A selection of three works, programmed in the New Frontier and Shorts section of Sundance 2020 brings POV’s reporting on the festival to a close. It showcases the innovative storytelling of three artists who explore new formats to tell old stories.
Małni – towards the ocean, towards the shore
(dir. Sky Hopinka, New Frontier)
A dashboard mounted smartphone streams a video of a drum circle. Who needs a GPS when you have elders to guide you? The ceremonial drumming returns at regular intervals throughout Sky Hopinka’s debut feature Małni – towards the ocean, towards the shore, accompanying the peregrinating images of the Ho-Chunk Nation filmmaker and descendant of the Pechanga tribe. The lyrical travelogue revisits the Chinookan myth of the Origin of Death where the Talapsus (Coyote) and Lelou (Wolf) debate human life, existence, and its (im)possible circularity: does one spirit come back when they die?
“Perhaps it’s not exactly as I told it,” says a narrating voice. At times seemingly told from the point of view of the visiting spirits, the film transfers a piece of oral history onto the semi permanence of the screen. In doing so, Hopinka’s narration is generous, nomadic and fluid. It comes and goes with the bodies of water that connect the two protagonists, Sweetwater Sahme and Jordan Mercier. They share their thoughts on ritual and traditions and the place those have in their lives. In a park, the camera halts at a picnic table: Jordan explains in chinuk wawa (an indigenous language of the Pacific Northwest) why he wears his hair long. His words are subtitled in English while Sahme’s English gets chinuk wawa subtitles when she talks about her difficult youth. As Hopinka puts down and then picks up his camera, we follow the streams of water to the oceans in swaying movements. To Sahme, the water is cleansing in the form of a waterfall. To Mercier, it carries as a river. As she’ll soon be a mother and he already is a father, the subjects of afterlife and rebirth are discussed while hiking or in the warm presence of Sahme’s granny sleeping in the background. Images of powwows and of the Museum of Archeology in Vancouver accompany and deepen the roaming and intuitive journey into contemporary Chinookan culture.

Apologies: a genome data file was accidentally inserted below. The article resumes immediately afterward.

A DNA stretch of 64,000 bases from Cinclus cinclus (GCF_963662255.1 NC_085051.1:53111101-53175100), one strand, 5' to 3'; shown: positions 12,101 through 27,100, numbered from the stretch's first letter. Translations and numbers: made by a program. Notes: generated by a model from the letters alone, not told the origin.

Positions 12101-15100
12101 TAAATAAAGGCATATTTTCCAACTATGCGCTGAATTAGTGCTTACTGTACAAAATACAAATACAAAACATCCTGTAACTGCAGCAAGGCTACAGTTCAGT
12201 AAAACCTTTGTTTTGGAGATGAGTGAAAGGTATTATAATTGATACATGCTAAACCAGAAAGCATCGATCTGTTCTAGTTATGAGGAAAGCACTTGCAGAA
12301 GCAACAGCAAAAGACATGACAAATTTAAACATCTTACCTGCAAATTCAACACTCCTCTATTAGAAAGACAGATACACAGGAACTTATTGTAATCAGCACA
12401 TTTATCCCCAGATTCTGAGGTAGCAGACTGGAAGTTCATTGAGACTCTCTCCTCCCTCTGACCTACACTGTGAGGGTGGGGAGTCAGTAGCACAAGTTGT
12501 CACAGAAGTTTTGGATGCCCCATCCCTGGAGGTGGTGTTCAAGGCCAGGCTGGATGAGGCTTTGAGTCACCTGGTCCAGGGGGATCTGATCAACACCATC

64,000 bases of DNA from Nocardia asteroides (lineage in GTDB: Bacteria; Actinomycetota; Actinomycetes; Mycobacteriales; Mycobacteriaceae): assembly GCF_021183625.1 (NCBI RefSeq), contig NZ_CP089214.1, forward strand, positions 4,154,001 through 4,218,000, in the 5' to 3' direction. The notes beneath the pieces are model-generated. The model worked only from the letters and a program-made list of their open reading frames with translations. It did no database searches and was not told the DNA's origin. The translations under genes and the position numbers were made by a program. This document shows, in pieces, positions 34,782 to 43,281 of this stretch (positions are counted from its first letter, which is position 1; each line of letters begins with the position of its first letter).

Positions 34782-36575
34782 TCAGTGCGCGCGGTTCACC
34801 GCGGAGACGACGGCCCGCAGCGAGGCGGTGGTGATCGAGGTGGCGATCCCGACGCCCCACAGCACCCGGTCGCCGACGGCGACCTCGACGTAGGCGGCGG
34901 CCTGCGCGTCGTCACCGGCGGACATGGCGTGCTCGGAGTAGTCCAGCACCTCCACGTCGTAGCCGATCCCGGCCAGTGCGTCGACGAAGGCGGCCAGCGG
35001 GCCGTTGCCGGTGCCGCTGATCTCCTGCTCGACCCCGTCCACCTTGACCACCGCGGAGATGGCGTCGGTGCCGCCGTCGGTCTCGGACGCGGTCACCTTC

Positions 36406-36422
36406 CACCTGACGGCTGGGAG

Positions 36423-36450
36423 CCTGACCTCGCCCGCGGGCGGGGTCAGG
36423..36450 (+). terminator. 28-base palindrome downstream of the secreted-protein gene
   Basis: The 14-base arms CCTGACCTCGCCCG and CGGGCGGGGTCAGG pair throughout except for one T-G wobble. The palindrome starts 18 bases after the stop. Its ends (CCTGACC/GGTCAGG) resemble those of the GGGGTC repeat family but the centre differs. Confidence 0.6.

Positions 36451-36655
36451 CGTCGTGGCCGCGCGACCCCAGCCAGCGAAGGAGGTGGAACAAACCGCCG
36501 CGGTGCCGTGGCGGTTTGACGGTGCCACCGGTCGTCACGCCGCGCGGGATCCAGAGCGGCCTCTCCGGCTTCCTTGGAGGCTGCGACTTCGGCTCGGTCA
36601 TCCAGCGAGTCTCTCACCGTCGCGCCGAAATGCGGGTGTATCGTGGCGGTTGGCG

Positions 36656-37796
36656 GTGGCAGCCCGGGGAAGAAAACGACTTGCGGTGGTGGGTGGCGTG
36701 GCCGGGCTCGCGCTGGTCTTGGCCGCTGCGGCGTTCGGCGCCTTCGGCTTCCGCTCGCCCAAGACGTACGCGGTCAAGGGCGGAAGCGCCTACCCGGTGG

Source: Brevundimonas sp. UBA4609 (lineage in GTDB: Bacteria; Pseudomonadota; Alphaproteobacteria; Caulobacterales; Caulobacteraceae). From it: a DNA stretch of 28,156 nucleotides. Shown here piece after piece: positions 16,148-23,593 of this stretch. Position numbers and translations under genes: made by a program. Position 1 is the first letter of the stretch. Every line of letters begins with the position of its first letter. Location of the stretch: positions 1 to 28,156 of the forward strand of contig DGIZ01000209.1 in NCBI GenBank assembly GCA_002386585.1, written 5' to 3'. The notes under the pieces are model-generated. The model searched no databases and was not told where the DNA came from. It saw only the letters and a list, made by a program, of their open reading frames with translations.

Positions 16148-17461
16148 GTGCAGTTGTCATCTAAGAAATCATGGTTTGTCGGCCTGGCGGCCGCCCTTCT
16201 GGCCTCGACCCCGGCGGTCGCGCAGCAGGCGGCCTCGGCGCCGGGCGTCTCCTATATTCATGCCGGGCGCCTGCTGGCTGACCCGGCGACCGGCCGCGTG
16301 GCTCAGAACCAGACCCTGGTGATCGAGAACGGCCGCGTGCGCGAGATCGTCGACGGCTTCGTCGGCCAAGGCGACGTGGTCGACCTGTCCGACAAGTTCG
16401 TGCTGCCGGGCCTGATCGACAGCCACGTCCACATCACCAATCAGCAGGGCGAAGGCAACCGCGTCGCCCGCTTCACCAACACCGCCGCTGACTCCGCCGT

The importance of the film’s exploration of Indigenous language, representation and storytelling is echoed by the current Wet’suwet’en protests against the Coastal gaslink pipeline and their international solidarity actions. With Małni, Sky Hopinka finds new and resilient ways to tell stories that have too long been silenced.
(dir. Lisa Jackson, Shorts Programs)
A symbiose of algae and fungi is how Trevor Goward, a self-taught lichenologist from British Columbia, describes lichen. Anishaabe filmmaker and writer Lisa Jackson (Biidaaban: First Light) was inspired by his research and adjusted her magnifying lens accordingly. Through her images, shot in 3D and commissioned for an IMAX screen, we explore microscopic pieces of lichen as if they were the surface of other planets. Accompanied by a hypnotic soundscape, this topographic study of the organisms results in a contemplative and captivating short.
The pieces of lichen are reminiscent of the forests and landscapes where they originated. Placing the species on the pedestal it deserves, Jackson’s short and its indigenous subtext open the door to a philosophical metaphor for environmental change and our (dis)connection to nature. Considering lichen are also edible, a chef’s kiss seems an appropriate, if imaged, show of appreciation for this succulent short.
The Book of Distance
(lead artist: Randall Okita, New Frontier Exhibitions)
In this remarkable NFB produced VR piece, Okita has created a 25 minute animated immersion into the life of his grandfather Yonezo with memories that could be held in a shoe box. The Book of Distance is a generational journey that starts with Okita’s grandfather leaving Hiroshima as a teenager to start a new life in pre-World War II British Columbia. He settled down as a farmer but was soon forced into a Japanese internment camp with his family.
In the “Meet the Artist” video he made for the Sundance festival, Okita explained how he sees his grandfather as a hero. This admiration is palpable throughout The Book of Distance: both the grandfather’s life experiences and Okita’s storytelling choices bring epic proportions to the story. It starts with the actual book, a thick leather-bound Book of Tales that you flip open to start the story. The narration is pulsed forward with each user-based interaction: pressing the button of a camera or flipping through family pictures and documents activate vignettes of the family history. The user is literally standing in the story. One moment you’re standing next to Randall Okita’s silhouette—he occasionally pops up as the narrator of the story and then disappears in its shadows again—and in another, you enter a scene reminiscent of an 18th mechanical theatre set. Handing your passport to the officer, you follow the grandfather through the immigration process and over the border.
This intimate and deeply personal voyage reads as a diary, though spaces are left for an historical layer and the exploration of painful chapters in Canadian history. The interactive space blends personal, documentary storytelling with the fictionalization of the stories in-between, the tales not told. In Okita’s own words: “The Book of Distance is my attempt to recover all those things my grandfather didn’t say – including certain moments that may have been too painful for him to remember.”